“ We go through many stages when we are here. We shed a baby body, go into a child’s, from child to an adult, an adult into old age. Why shouldn’t we go one step beyond and shed the adult body and go to a spiritual plane? That is what we do. We just don’t stop growing; we continue to grow. When we get to the spiritual plane, we keep growing there, too. We go through different stages of development. When we arrive, we are burnt out. We have to go through a renewal stage, a learning stage, and a stage of decision. We decide when we return, where, and for what reasons. Some chose not to come back. They chose to go on to another stage of development. And they stay in spirit form... some for longer than others before they return. It is all growth and learning...continuous growth. Our body is just a vehicle for us, while we’re here. It is our soul and our spirit that last forever.”- pg 140, Many lives; many Masters
As much as you may not want to connect it with teachings of the eastern parts of the world, you are forced to believe that there is a strong influence. I would like to bring to mind that Brain Weiss’ book was first published in 1988, quite a few years after the heat and dust had settled down, post the hippie movement which dug deep into not only narcotics and LSD, but the eastern religions too, in order to find answers to a society that seemed to have no ‘deeper meaning” of life and thereafter. By the ‘80s the revolution and the change it brought across the globe had kind of settled in and eastern thought married and matched with the church, albeit the latter was deeply hurt and rebellious about it. Also do not forget, around the mid-seventies, out of the soil of India arose her “sons of religious revolution” – Maharishi Mahesh Yogi and a much more outspoken one, the inimitable Acharya Rajneesh. Their voices and meditaions rocked the world and their followings began to influence all thought around religion. It is mainly Christianity that was hit, not only by these infamous two, but already shaken by the hippie movement, it was not difficult for those who were standing swaying in doubt of the entire society, to find a crutch in the words and methods of spiritual practice of both, Maharishi Mahesh Yogi and Acharya Rajneesh, who spread their thoughts of eastern religion, to an “Amreeka is a big hole” as Mahesh Yogi announced at the music festival, Woodstock.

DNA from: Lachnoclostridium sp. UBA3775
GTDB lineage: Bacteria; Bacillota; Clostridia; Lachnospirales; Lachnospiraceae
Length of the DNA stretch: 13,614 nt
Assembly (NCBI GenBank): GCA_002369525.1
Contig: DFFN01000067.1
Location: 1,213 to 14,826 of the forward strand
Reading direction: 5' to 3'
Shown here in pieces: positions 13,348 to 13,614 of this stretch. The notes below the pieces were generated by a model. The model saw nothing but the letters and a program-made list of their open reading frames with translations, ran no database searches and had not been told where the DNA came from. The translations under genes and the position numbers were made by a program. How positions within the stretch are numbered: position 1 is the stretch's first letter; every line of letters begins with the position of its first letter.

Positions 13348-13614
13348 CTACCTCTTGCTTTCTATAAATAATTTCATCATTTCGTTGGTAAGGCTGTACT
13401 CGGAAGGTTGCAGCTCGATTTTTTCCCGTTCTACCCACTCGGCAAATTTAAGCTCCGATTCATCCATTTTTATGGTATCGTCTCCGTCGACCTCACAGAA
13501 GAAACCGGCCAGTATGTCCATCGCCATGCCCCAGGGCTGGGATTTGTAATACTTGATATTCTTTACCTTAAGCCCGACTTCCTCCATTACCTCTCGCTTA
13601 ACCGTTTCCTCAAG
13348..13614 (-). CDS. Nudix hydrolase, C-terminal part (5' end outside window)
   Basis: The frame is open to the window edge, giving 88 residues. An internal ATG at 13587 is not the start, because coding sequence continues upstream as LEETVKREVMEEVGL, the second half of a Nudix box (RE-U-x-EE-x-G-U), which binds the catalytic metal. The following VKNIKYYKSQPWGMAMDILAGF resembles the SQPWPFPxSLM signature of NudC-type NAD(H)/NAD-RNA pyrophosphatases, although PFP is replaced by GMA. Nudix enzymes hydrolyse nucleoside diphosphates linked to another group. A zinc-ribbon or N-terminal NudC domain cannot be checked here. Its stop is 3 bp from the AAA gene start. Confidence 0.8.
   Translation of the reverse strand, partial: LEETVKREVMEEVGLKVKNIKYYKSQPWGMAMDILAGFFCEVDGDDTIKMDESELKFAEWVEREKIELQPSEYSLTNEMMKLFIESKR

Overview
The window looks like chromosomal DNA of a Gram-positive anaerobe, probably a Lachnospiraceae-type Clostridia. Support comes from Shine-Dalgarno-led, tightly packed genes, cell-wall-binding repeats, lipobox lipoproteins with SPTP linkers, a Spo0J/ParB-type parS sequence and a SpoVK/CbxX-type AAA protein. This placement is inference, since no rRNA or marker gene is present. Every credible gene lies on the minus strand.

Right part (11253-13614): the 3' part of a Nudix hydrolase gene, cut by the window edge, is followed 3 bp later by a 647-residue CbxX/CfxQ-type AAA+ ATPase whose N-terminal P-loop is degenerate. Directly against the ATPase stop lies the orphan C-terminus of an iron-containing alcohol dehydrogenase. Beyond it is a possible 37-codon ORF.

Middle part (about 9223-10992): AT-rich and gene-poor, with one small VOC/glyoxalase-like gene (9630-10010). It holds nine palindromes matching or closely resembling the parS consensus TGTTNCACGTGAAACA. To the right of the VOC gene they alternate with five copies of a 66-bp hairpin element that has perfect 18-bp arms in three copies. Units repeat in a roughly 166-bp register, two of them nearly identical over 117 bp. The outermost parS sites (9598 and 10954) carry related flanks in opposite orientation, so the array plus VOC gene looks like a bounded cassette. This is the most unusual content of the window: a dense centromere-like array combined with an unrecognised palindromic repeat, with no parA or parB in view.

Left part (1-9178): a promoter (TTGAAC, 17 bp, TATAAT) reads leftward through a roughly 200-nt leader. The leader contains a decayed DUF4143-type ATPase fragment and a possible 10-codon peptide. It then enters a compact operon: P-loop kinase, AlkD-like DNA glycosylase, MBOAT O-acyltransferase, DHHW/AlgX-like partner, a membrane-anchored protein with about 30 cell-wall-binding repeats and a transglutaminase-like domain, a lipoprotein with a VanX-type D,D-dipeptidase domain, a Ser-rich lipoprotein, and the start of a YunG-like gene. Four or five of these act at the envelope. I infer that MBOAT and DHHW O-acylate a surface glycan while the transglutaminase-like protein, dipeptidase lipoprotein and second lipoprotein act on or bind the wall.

Given this background, I would hardly want to shy away from the fact that even if one did not convert to the mala and the robe, one could not be really far away from the ideas of eastern religions, sowing their seeds in western minds. In this light therefore, the book makes enormous sense.
Catherine is an extraordinary attractive woman who worked as a laboratory assistant in the hospital where Brian L Weiss is Chief of Psychiatry and she earns some extra money modelling swimwear. She is the middle child of a conservative Catholic family. Her elder brother, three years older than her was athletic while her younger sister was the favourite of both parents.
Please to note: We already have a recipe for what may be called an attention grabber, who because she was sandwiched between an athletic brother and a younger sister who took all the attention in the family, would perhaps try to fulfil her need for attention in other ways in later life.
At the time she sees Weiss, Catherine is having anxiety moments which are so severe that she is burdened with fears – of water for she feels she is going to drown in it; she was afraid of swallowing pills because she feels she will choke; she is afraid of airplanes, darkness and she is terrified of dying. Thus, in the recent past she has often slept on a walk-in closet in her apartment. She suffers insomnia for two to three hours every night and when she sleeps it is fitful. Also the sleep-walking she did in her childhood were returning back to her rapidly, which then added to her depression.